Home Latest News Moody’s Downgrades Pakistan to Caa3 over Worsening Liquidity Situation

Moody’s Downgrades Pakistan to Caa3 over Worsening Liquidity Situation

Agency blames weak governance, heightened social risks as impediments to implementation of policies needed to reduce balance of payments risks

by Staff Report

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The Moody’s Investors Service on Tuesday downgraded Pakistan’s sovereign credit rating to ‘Caa3’—the lowest in 30 years—citing the worsening liquidity situation as “significantly raising default risks.”

Pakistan is currently in the midst of lengthy negotiations with the International Monetary Fund (IMF) to secure the release of a $1 billion tranche of a $6.5 billion bailout package, originally approved in 2019. The global lender has repeatedly shifted goalposts during talks, demanding ever-greater prior conditions from the cash-strapped nation to revive a program seen as key to shoring up its depleting foreign exchange reserves.

According to a statement from Moody’s, it changed Pakistan’s outlook from negative to stable alongside the downgrade of its credit rating. “In particular, the country’s foreign exchange reserves have fallen to extremely low levels, far lower than necessary to cover its import needs and external debt obligations over the immediate and medium term,” it said, adding that while recent taxation measures would help cover some immediate needs, weak governance and heightened social risks impede Pakistan’s ability to continually implement the range of policies required to secure large amounts of financing and decisively mitigate risks to the balance of payments.

It said that the “stable” outlook reflected its assessment that the pressures facing Pakistan were consistent with a Caa3 rating level, with broadly balanced risks.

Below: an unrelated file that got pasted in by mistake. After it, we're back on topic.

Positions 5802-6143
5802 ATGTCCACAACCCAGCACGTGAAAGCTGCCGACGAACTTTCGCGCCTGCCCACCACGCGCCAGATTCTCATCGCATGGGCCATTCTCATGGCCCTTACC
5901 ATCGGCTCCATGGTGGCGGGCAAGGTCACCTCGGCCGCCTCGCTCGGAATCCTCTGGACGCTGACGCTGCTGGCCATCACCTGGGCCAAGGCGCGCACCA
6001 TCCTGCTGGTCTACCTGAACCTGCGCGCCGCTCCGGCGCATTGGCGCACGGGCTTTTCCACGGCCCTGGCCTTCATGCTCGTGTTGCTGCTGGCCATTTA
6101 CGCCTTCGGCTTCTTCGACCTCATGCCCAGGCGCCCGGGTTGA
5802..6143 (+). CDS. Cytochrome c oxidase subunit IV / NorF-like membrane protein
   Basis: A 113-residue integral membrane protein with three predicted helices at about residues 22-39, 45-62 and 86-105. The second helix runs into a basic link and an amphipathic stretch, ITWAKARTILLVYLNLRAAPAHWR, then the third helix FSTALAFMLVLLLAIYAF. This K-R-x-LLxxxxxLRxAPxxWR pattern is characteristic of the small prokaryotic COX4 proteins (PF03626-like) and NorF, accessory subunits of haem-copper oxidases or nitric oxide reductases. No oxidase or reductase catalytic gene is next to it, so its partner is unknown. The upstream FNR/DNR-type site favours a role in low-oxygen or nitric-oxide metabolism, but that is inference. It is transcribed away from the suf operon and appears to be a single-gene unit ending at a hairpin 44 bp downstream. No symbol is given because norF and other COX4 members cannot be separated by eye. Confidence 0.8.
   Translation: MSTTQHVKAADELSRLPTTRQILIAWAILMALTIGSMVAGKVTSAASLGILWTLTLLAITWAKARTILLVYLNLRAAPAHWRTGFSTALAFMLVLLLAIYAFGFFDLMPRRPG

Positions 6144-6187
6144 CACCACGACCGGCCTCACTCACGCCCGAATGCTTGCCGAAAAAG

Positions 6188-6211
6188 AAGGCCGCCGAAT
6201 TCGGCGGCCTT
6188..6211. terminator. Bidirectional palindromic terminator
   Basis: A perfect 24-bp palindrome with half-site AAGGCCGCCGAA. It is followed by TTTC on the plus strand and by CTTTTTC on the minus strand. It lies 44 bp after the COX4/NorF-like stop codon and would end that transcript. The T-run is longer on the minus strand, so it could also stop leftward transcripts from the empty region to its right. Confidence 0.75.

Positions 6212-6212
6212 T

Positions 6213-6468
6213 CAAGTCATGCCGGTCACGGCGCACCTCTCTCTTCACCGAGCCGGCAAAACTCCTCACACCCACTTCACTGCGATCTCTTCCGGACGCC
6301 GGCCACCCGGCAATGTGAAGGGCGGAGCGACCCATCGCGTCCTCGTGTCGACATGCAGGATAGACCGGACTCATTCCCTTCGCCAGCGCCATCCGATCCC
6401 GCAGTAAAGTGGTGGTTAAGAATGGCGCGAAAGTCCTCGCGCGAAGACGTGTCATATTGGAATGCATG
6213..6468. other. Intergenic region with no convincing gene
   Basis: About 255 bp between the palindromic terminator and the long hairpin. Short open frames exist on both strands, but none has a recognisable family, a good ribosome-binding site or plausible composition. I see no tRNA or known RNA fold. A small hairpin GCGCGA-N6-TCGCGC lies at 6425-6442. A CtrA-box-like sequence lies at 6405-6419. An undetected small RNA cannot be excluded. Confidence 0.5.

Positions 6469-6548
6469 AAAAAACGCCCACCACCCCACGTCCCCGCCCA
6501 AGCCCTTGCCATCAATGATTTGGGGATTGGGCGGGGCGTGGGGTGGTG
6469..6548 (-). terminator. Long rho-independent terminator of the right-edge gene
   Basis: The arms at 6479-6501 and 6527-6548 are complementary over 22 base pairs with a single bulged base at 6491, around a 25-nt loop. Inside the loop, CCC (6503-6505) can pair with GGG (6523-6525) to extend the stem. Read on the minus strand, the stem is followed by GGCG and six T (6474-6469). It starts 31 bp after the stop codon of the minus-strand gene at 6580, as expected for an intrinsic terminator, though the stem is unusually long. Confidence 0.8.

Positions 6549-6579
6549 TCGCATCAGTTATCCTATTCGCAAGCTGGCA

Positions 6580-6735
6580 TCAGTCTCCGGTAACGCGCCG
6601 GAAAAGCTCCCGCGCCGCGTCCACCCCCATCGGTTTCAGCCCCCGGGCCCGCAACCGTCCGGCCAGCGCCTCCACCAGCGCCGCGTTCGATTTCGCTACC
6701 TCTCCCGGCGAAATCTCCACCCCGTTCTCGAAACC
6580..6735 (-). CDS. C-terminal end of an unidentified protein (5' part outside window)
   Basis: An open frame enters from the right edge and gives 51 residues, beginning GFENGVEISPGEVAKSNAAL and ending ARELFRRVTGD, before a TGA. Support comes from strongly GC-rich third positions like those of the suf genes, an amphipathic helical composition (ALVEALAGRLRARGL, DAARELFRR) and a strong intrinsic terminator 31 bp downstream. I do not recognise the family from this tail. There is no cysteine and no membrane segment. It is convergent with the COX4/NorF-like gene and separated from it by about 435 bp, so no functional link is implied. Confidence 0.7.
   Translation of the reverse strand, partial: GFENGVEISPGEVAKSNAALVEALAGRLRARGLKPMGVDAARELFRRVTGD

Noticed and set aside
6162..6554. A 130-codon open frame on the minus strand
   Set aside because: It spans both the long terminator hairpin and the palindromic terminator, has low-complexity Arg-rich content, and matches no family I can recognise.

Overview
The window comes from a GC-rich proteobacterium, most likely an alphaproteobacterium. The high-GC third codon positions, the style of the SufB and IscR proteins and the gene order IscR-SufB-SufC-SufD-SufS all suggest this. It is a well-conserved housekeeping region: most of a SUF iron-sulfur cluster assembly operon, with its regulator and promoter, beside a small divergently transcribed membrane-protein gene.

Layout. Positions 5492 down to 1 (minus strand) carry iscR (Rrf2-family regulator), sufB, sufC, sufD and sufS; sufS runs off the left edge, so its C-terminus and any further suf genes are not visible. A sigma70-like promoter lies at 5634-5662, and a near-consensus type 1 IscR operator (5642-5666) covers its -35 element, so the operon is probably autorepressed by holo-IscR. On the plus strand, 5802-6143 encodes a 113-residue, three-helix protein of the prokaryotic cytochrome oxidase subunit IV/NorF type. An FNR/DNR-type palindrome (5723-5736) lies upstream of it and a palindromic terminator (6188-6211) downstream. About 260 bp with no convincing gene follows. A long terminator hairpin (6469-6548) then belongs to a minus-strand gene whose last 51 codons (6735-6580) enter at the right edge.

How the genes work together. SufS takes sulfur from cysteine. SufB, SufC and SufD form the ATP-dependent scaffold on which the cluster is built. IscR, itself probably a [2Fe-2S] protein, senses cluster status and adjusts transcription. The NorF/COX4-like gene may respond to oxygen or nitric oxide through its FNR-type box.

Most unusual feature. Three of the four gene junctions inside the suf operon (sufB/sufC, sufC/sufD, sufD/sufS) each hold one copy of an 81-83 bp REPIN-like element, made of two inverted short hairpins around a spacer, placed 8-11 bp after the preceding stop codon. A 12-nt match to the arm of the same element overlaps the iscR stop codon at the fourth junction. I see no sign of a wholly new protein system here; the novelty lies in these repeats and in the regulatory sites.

Default risks

On Pakistan’s default risk, Moody’s said it should reduce—“potentially to a level consistent with a higher rating—once the IMF program was revived and related financing was secured. “However, in the current extremely fragile balance of payments situation, disbursements may not be secured in time to avoid a default,” it warned, adding that once the current IMF program ended in June 2023, there were few viable options for Pakistan to finance its external payments. “Continued IMF engagement, including beyond the current program, will likely help to support additional financing from other multilateral and bilateral partners, which can reduce default risk if this is achieved urgently and without further raising social pressures,” it said.

Justifying the rationale for the downgrade to Caa3, the service said Pakistan’s liquidity and external vulnerability risks had risen further since the last review in October 2022. “Pakistan’s foreign exchange reserves have declined to a critically low level, sufficient to cover less than one month of imports. Amid delays in securing official sector funding, risks that Pakistan may not be able to source enough financing to meet its needs for the rest of fiscal 2023 (ending June 2023) have increased,” it said, adding that liquidity and external vulnerability risks would remain elevated, especially as prospects of materially increasing foreign exchange reserves were low.

External financing

Estimating Pakistan’s external financing needs for the rest of the ongoing fiscal year to be around $11 billion, Moody’s said this would require the country to secure financing from the IMF and other multilateral and bilateral partners. This, it stressed, required the IMF program to be revived. “At the same time, the government will also need to obtain the rollover of the $3 billion China SAFE deposits and secure $3.3 billion worth of refinancing from Chinese commercial banks for the rest of this fiscal year. Of this $3.3 billion, Pakistan has already received a deposit of $700 million from the China Development Bank on Feb. 24,” it said.

While expressing cautious optimism over Pakistan meeting its external payments requirements, the agency warned that the country’s liquidity and external position would remain extremely fragile next year. “Pakistan’s financing options beyond June 2023 are highly uncertain. It is not clear that another IMF program is under discussion and if it does happen, how long the negotiations would take and what conditions would be attached to it,” it added.

The investors’ service also warned that headline inflation was likely to rise further as energy prices increased in tandem with the removal of energy subsidies.

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